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This case arose from a dispute between property owners in a subdivision developed by Christopher and Jeffrey Houden. In 2007, twenty-three lot owners (“Defendants”) voted to record an amendment (“second amendment”) to the original covenants for the subdivision that prohibited division of the Houdens’ lot. The Houdens filed a complaint against Defendants seeking injunctive relief to declare the second amendment invalid. During the ensuing litigation, the lot owners passed another amendment (“third amendment”) purporting to revoke the second amendment. In 2010, the Houdens and all Defendants except Wayne Todd entered into a settlement agreement which set forth restated covenants expressly prohibiting amendment to prevent subdivision of the Houdens’ lot. The district court subsequently entered partial summary judgment in favor of the Houdens and against Todd, declaring the second and third amendments null and void and ordering that the Houdens were entitled to attorneys’ fees pursuant to a provision in the original covenants. The Supreme Court (1) affirmed the judgment in the Houdens’ favor, as the restated covenants mooted the underlying merits of the case; and (2) affirmed the district court’s determination that the Houdens’ were entitled to attorney’s fees.View "Houden v. Todd" on Justia Law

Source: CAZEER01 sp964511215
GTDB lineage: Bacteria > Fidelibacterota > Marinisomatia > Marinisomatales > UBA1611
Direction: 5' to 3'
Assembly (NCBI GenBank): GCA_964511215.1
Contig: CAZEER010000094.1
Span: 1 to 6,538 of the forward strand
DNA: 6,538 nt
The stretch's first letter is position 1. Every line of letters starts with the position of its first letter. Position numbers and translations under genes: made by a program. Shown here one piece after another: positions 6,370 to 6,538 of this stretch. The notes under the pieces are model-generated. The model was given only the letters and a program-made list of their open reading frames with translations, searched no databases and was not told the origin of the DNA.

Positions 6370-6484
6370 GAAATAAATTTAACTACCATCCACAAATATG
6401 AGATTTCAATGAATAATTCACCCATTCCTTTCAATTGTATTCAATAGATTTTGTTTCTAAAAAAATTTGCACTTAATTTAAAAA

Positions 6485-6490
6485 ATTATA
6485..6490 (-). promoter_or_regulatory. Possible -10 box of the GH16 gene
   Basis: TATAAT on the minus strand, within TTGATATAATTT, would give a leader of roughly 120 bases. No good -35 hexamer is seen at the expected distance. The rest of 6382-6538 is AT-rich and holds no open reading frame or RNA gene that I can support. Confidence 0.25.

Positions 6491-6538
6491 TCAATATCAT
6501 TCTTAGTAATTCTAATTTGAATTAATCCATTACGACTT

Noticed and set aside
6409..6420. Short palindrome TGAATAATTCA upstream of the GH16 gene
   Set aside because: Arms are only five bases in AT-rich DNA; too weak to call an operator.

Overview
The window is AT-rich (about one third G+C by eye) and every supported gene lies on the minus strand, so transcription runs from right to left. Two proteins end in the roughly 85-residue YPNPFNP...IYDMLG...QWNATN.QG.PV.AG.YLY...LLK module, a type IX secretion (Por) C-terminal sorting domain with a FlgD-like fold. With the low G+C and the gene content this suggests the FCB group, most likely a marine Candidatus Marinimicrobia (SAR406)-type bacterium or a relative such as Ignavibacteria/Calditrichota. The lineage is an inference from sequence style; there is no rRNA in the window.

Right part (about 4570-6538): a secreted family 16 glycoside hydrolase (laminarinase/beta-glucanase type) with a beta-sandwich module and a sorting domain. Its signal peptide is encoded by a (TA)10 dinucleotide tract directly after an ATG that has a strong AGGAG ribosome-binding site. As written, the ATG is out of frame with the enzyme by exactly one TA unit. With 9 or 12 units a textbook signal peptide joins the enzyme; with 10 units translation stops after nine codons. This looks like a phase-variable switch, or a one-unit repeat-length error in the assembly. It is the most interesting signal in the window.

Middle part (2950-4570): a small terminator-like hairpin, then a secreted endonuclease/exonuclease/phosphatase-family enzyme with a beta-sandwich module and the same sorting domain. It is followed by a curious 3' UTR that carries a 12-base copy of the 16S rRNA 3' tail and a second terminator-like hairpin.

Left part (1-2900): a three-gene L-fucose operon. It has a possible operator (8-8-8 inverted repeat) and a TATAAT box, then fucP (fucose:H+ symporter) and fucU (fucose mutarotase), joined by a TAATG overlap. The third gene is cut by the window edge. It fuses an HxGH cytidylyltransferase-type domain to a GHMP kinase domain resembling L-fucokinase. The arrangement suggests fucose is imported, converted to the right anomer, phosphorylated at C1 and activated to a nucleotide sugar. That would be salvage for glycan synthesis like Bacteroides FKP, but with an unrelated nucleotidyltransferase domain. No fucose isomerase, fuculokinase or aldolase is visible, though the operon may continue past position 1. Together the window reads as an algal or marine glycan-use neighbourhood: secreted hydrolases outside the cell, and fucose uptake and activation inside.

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Plaintiff owned rural property, including a tract referred to as Section 27, that Defendants, who owned adjacent property, used to cross with their cattle and to conduct other ranching operations. Plaintiff filed an action seeking to exclude Defendants from crossing Section 27 and claiming damages for trespass. Defendants counterclaimed, seeking a declaration that the road across Section 27 was a public road or, alternatively, for a declaration that they had a prescriptive easement to use the road. After a trial, the district court concluded that Defendants established a prescriptive right to cross Section 27 for their ranching and other uses of their adjacent land. The Supreme Court affirmed, holding that the district court did not err in determining that Defendants established a prescriptive easement across Plaintiffs’ property and properly determined the scope of the easement based upon the evidence in the record. View "Lyndes v. Green" on Justia Law

Posted in: Real Estate Law

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In 2010, Lewis and Clark County filed a complaint for declaratory judgment, asking the district court to declare that the entirety of Eagle Ridge Road was a sixty-foot public or county road or a sixty-foot public access easement from its intersection with Birdseye Road. After discussing the Supreme Court’s prior holding concerning Eagle Ridge Road in Schroeder v. Lewis & Clark County (Schroeder I), the district court determined that a portion of Eagle Ridge Road was not a public road and that no public prescriptive right existed over that portion of the road. The Supreme Court affirmed, holding (1) the Court may not revisit its ruling in Schroeder I; and (2) the district court did not misapply the law or misapprehend the evidence of prescriptive use when it determined that public prescriptive right exists over a portion of Eagle Ridge Road.View "Lewis Clark County v. Schroeder" on Justia Law

Posted in: Real Estate Law